Dir: Stiles White (2014)
Finally! Michael Bay and Hasbro get together and make the routinely boring, tediously obvious and downright terrible long-awaited film version of that old party freak out favourite; The humble old iconic Ouija board. Jason Blum of Blumhouse and Paranormal Activity fame can pretty much attach his name to any horror film, make it on the cheep and conjure enough money out of any CGI spook fest to individually choke the ghosts of every one of your dead ancestors, one after the other, for all eternity. Over and over. Annabelle is the only proof you need of that.
Ouija is no different; Writers Stiles White (also director here) and Juliet Snowden imagine a group of high school kids who miraculously look 15 years older than high school kids who use an old board to contact their recently deceased friend and get a crossed wire with the dastardly spirit that killed her; A spirit called… Doris. Imagine that? Doris! Laine (Olivia Cooke), who coerces her grieving pals into the game, heads over to her dead buddy’s house right off the bat, entrusted with the keys from poor old dead Debbie’s distraught momma and immediately begins dicking around with the spirit realm.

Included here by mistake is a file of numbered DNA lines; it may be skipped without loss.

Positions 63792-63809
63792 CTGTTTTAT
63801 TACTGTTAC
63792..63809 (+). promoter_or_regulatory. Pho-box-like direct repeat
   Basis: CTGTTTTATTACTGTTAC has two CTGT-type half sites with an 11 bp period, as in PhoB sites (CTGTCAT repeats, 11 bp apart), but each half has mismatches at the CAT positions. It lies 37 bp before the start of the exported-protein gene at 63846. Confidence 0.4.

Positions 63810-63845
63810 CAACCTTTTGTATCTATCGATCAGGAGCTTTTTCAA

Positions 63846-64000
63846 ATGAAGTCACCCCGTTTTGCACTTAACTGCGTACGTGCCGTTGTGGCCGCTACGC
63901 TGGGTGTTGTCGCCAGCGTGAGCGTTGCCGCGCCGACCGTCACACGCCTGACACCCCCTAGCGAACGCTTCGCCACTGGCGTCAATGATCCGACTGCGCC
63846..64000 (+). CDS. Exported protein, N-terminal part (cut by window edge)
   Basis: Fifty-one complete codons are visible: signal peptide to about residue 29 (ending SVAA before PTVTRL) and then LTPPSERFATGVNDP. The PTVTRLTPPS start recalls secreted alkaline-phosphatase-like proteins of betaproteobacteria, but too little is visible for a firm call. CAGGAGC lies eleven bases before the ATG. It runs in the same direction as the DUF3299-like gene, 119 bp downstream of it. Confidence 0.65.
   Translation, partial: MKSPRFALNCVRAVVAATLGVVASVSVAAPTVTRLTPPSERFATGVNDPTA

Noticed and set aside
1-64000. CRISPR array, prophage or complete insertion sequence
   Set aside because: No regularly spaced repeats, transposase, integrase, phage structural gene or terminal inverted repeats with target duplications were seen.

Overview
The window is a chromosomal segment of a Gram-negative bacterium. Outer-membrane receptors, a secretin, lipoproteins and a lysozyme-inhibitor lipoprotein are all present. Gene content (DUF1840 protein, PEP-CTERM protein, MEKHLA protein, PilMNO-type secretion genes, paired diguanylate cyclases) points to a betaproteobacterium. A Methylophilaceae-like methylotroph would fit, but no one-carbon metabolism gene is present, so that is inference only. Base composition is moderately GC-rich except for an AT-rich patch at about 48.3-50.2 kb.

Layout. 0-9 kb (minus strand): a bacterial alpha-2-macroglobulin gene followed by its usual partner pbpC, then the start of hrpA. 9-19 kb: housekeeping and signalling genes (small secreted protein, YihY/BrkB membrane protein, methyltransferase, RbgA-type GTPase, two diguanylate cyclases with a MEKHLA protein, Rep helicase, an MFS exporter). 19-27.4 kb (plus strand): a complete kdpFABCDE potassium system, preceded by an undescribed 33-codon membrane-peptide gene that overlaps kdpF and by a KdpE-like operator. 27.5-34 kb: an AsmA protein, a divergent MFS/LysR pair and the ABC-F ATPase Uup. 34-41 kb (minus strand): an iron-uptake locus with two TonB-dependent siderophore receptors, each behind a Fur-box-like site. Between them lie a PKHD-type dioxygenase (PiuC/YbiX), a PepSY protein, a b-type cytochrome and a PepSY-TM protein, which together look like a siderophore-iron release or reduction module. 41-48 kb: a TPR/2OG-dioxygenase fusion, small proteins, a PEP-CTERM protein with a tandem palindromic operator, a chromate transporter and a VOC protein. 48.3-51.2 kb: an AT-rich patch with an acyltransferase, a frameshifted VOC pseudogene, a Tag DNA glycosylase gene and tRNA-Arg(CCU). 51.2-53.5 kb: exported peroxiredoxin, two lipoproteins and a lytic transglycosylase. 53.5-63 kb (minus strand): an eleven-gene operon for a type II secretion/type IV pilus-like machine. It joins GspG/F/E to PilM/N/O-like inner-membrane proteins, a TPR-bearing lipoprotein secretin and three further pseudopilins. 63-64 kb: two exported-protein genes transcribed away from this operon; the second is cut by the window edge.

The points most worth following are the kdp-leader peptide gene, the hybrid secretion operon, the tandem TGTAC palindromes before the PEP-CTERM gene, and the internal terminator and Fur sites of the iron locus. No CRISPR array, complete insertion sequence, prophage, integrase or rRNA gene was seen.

Cooke should run from this like a wounded gazelle; she’s obviously destined for good things. The other sun-kissed, latte sipping kids fade into the background as each of them are knocked off with neither intellect or horror by angry old screaming Doris. She’s not as angry as you’ll be though by the time Ouija rolls past the hour mark and Laine makes the obligatory visit to a mental home to rummage around in the brain of a poor demented lady (Lin Shaye).
Then it’s séance, death, creepy message scratched in a table, talking, séance, death, hand on a window, talking, séance, death, a 30-year-old actor trying to be a teenager riding a BMX, death, talking, etc, until you want to pluck out every hair on your head and burn them individually forever while staring off into a distance which does not exist.